The European Union has been negotiating for a long time with automakers, who have often said that Euro7 regulations are too costly. Now, according to a report on the Politico site, it can be bypassed with the pressure of automotive manufacturers that has been held for a long time.
According to the report in Politico, the EU may be planning to abandon the Euro7 standards for green and efficient engines, by addressing the huge challenges in the automotive supply chain and other factors that increase the cost of the car. According to the European Automobile Lobby group ACEA, automakers did not want to spend “millions of euros” on new regulations and had a rather “loud” discussion with the EU commission on this issue.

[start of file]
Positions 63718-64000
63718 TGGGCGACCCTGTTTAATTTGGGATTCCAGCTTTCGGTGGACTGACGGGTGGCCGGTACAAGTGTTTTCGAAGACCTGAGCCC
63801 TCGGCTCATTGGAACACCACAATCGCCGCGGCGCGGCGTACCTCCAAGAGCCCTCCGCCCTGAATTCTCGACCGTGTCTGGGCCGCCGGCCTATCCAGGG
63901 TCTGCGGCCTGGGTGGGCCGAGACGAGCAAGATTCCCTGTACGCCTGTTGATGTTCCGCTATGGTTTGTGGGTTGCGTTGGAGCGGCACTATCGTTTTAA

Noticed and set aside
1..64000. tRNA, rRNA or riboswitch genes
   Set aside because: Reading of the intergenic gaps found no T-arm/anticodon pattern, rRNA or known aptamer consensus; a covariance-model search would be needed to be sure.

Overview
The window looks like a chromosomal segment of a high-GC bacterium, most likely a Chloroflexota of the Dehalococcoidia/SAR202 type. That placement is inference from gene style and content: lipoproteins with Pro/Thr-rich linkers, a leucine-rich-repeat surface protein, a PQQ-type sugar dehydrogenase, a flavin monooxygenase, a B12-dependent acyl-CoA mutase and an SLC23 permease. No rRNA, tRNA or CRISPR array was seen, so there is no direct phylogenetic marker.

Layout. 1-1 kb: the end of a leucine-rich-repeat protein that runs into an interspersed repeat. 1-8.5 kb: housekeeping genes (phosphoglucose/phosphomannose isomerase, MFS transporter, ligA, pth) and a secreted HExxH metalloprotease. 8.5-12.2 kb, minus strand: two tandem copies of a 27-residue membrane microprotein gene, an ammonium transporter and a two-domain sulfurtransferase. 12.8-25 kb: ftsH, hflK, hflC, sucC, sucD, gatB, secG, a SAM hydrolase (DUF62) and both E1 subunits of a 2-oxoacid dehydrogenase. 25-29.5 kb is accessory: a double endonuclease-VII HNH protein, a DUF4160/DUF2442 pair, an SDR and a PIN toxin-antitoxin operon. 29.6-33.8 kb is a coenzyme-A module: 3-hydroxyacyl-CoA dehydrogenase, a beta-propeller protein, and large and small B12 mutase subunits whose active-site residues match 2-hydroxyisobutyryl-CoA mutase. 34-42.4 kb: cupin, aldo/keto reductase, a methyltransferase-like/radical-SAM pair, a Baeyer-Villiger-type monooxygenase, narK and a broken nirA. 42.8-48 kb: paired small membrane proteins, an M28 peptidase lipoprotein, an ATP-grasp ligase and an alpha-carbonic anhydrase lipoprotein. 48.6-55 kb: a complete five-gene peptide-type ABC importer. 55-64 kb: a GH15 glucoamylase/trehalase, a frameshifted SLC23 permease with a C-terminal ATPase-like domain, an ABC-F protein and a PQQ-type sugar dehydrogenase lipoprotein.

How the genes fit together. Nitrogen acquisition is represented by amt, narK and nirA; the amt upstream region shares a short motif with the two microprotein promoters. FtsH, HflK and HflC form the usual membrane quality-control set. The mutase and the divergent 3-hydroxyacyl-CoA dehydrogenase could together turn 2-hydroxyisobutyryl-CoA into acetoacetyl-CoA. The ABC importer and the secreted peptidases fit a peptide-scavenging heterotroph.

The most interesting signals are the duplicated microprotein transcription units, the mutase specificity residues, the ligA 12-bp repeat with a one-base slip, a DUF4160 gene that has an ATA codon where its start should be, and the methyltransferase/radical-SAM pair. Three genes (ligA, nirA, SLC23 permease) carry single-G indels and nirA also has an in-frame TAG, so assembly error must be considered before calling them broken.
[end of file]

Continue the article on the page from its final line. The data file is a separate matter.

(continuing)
Carlos Tavares, CEO of Stellantis, which is the largest automobile manufacturer company in Europe, made some statements on this issue the other day. The company manager said that Euro7 standards are meaningless and costly, so the money to be spent on these regulations should be spent on the battery systems of electric cars.
ACEA, on the other hand, argued that the new standards proposed for automakers were rather irrelevant and unnecessary given the deadlines for the sale of internal combustion engine cars in both the EU and the UK.